1. Limited time only! Sign up for a free 30min personal tutor trial with Chegg Tutors
    Dismiss Notice
Dismiss Notice
Join Physics Forums Today!
The friendliest, high quality science and math community on the planet! Everyone who loves science is here!

How realistic is it for me to become a physicist?

  1. Oct 25, 2012 #1

    Jow

    User Avatar

    Recently I have been a tad depressed. Whenever I look up how to become a professor if physics I come across discouraging things. Everyone seems to say that my dream of getting a job in academia is like a dream of playing in the olympics. Unfortunately, I cannot see myself being anything but a physicist, or some sort of scientist. Are my dreams realistic? Also, I keep hearing that there are few jobs in the area of physics, is this likely to change in the next decade? I am afraid of wasting my time in graduate school if this is really unlikely.
     
  2. jcsd
  3. Oct 25, 2012 #2

    Nabeshin

    User Avatar
    Science Advisor

    As your posts alludes to, you seem to know that 'banking' on becoming a professor is a bad bet. Fortunately for you, though, you don't really have to decide about this for a while. I'll elaborate...

    You're still in high school. The most immediate decision is where to go to college and what to study there. Since you're interested in physics, the decision (at least on what to study) is obvious. Towards graduation, you have a much better idea of if you like physics, your aptitude as a researcher, and whether or not you want to continue on to graduate school. If you choose not to, there are plenty of excellent jobs you can get with a physics B.{S,A}.

    Once you get a PhD, then you have another big decision which is whether to stay in academia with postdocs and hope for a faculty appointment a few years down the road, or just alltogether transition out of academia.

    My point is that along the way to becoming a physics professor, there are plenty of 'stopping off' points, where you can go do something else (which in general will pay more and have more stability!). My only other advice, which should be obvious, is to be aware of this branching and not march blindly through the steps with your sights fixed solely on an academic position.
     
  4. Oct 28, 2012 #3

    ZombieFeynman

    User Avatar
    Gold Member

    Grad school is the most fun I've had so far in life. Even if I don't get to become an academic scientist (or even any kind of scientist), I will always treasure this time. The pay is not the best, but to just get to learn all day....and get paid for it. You really can't beat it.
     
  5. Oct 28, 2012 #4

    ZapperZ

    User Avatar
    Staff Emeritus
    Science Advisor
    Education Advisor
    2016 Award

    There is a serious disconnect here.

    Being a physicist does NOT automatically mean being a professor in physics.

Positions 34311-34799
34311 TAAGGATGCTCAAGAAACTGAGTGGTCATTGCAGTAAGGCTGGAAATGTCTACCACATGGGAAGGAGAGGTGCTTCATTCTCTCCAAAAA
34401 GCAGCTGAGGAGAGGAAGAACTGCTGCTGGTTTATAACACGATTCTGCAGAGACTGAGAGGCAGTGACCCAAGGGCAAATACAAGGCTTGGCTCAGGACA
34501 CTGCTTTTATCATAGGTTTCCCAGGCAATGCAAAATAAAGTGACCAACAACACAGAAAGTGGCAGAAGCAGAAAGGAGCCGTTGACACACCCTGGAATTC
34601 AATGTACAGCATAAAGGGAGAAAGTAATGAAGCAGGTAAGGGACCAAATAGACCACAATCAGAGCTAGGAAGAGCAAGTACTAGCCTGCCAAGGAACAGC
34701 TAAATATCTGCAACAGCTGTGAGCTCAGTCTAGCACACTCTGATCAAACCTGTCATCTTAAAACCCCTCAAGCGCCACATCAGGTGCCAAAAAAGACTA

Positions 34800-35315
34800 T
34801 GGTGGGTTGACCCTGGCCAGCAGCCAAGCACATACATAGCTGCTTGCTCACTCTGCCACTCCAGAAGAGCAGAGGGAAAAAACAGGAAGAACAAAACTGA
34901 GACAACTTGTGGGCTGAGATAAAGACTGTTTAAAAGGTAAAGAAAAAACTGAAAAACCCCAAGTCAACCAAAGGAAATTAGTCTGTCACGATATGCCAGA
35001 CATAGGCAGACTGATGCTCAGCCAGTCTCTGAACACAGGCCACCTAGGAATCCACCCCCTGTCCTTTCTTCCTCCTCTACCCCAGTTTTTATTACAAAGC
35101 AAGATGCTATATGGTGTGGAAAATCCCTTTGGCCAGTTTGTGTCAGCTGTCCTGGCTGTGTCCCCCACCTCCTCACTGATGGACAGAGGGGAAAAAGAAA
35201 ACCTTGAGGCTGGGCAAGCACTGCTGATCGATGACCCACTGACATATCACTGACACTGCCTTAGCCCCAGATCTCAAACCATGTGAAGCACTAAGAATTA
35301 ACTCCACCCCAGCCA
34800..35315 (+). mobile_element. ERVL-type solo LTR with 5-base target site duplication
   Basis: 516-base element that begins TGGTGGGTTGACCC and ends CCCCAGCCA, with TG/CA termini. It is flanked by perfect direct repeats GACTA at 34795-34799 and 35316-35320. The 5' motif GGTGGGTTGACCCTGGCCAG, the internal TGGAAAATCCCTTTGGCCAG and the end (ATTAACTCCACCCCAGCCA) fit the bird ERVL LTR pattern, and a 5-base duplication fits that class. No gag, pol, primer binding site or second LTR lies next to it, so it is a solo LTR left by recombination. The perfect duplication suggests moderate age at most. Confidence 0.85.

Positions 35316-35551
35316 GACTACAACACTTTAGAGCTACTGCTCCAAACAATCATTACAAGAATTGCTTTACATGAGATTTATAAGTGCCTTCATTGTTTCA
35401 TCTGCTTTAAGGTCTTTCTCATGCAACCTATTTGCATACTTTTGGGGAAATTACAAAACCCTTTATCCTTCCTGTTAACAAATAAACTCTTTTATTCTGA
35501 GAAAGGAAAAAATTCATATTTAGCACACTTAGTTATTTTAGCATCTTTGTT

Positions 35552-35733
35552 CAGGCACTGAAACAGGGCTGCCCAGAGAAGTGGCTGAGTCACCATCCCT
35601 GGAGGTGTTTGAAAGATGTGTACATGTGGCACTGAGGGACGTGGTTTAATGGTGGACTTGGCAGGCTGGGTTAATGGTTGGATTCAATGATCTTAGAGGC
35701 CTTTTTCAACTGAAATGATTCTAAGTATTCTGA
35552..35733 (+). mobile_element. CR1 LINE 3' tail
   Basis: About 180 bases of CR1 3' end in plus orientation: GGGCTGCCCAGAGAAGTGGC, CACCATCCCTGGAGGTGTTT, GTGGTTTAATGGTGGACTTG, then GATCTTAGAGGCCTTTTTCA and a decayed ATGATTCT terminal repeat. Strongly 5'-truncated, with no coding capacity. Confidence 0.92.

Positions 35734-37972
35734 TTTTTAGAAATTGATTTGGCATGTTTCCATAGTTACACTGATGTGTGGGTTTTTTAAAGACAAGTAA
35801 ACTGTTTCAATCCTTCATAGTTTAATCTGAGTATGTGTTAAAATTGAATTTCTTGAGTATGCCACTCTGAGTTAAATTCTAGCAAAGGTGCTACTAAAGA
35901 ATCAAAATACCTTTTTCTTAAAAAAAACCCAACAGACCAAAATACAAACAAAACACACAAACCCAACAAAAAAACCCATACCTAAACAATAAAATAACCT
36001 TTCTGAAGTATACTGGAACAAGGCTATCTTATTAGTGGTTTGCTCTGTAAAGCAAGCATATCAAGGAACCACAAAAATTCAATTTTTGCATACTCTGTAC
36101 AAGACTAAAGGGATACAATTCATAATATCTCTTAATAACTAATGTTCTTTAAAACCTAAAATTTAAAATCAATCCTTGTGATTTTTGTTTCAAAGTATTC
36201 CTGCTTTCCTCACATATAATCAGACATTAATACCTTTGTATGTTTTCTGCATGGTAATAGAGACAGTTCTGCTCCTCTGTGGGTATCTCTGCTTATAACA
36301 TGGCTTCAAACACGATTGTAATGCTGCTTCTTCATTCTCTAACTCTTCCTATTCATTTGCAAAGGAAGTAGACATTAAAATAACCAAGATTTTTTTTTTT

If all you care about is being a physics professor, then YES, your job scope will be extremely limited.

    Zz.
     
  6. Oct 28, 2012 #5

    Jow

    User Avatar

    You mistake my meaning. Yes, my ultimate goal is being a professor, but all I really care about is getting into academia and doing research of my own. Sorry for the confusion.
     
  7. Oct 28, 2012 #6

    ZapperZ

    User Avatar
    Staff Emeritus
    Science Advisor
    Education Advisor
    2016 Award

    Er... that is what I meant! Being a physicist does NOT just mean working in Academia! You are too restrictive in what you see as the job of a physicist! There are physicists working at INTEL, Motorola, Applied Materials, Lucent Technologies, Varian Medical Systems, etc... etc. And yes, they do research there as well.

    Because of that, as I've stated, if all you care about is " ... getting into academia and doing research of my own ... " then yes, your job opportunity will be severely limited. That should address your first post.

    Zz.
     
  8. Oct 28, 2012 #7

    Jow

    User Avatar

    By your definition I would have many opportunities to become a physicist, and though I do consider the jobs you listed as definite options, my ideal would be to enter academia. Perhaps I should rephrase my original statement as to how realistic is it for me to want to get into academia. However, thank you for your comments. For some reason, I did not even consider the fact that I would still be doing research in positions other than those offered in academia.
     
  9. Oct 28, 2012 #8

    Vanadium 50

    User Avatar
    Staff Emeritus
    Science Advisor
    Education Advisor

    A typical professor will graduate maybe 10 students. On average, one of them will replace him. Those are the odds.
     
  10. Oct 29, 2012 #9
    How many jobs like this would you estimate exist, compared to the number of physicist jobs in academia?
     
  11. Oct 29, 2012 #10

    Vanadium 50

    User Avatar
    Staff Emeritus
    Science Advisor
    Education Advisor

    The APS has said that the number of their members (and they cater to the academic/government sector) in industry exceeds that it academia and government (national labs, NIST, etc.).

    Assuming government is 20% of academia, and industry APS members are just barely a majority, you get 2.4 industrial or government jobs per academic job. That's the floor. The professorial argument gives a ceiling around 10. It's somewhere in that range, and the exact numbers probably depends strongly on definitions. Is someone who worked for 20 years at Boeing as a physicist and now manages them a physicist? What about a university dean?
     
Know someone interested in this topic? Share this thread via Reddit, Google+, Twitter, or Facebook




Similar Discussions: How realistic is it for me to become a physicist?
Loading...